This is a journal of displacement, documenting my decision to leave behind a place and life I loved in search of something different and somehow better. Not because I wanted to, but rather because it was necessary.
The rationale is simple: to stay alive I need medicine and access to doctors. To get that, I need health insurance, money, or to live in a country with socialised health care. One foot followed another from school, to marriage, to England.
Concerns like love, familial devotion, friendship, and intellectual curiosity have never taken precedent. Why? Because I could not afford them.
Just like any other poor kid growing up rough, I did my best with paltry resources. Desperation breeds innovation, though never the socially appropriate sort. I followed the rules with ruthless persistence, other people break them, but we are all criminals by definition - because we are pursuing what is not allowed.
So, just like any other poor kid who kicks it, I have obvious and stereotypical problems with the consequences of surviving. If you grow up hungry you never feel full.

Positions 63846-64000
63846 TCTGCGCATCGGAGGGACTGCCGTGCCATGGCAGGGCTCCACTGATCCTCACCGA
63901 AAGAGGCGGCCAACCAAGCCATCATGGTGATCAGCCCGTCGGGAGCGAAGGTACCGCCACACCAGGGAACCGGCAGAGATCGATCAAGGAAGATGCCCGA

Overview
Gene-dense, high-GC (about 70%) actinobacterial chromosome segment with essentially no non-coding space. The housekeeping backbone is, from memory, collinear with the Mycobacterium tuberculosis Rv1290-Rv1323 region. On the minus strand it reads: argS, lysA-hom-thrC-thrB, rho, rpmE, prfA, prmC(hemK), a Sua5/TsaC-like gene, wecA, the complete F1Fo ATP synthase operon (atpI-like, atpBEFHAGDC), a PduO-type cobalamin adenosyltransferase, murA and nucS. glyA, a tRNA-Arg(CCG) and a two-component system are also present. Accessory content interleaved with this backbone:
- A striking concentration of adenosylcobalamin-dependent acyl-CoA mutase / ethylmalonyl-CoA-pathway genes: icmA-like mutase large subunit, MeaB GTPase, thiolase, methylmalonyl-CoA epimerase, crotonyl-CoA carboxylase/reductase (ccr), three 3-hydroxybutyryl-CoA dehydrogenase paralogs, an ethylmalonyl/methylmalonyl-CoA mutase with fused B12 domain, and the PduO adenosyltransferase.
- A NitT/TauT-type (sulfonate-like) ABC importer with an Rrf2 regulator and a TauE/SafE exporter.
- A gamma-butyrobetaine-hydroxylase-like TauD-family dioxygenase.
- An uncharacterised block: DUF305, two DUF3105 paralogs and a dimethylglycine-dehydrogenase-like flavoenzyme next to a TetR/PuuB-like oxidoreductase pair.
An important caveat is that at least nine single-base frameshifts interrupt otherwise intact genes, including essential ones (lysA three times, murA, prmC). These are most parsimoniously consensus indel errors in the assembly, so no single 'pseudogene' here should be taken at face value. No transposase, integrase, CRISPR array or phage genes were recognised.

Here on the other side, safely ensconced in the life it took thirty-nine years to find, I haven't been sleeping much. I am massively freaked out not just by what I have lost, but also by what I have gained.
The couch in the living room, the bookshelves, the flat itself, the fact that I can help my kid pay for university - it is all equally painful and exhilarating. I don't want to talk about it, I don't want anyone to know, yet at the same time I want to shout - look at this!
Because it isn't just about owning something, but being seen to own it. The objects are the visible manifestation of success, and my interest in austere architecture is no different than another person's thirst for Cristal. Like Biggie Smalls says Get a grip motherfucker. . .Yeah, this album is dedicated to all the teachers that told me I'd never amount to nothin. . .
Though more critically he goes on to sing Born sinner, the opposite of a winner.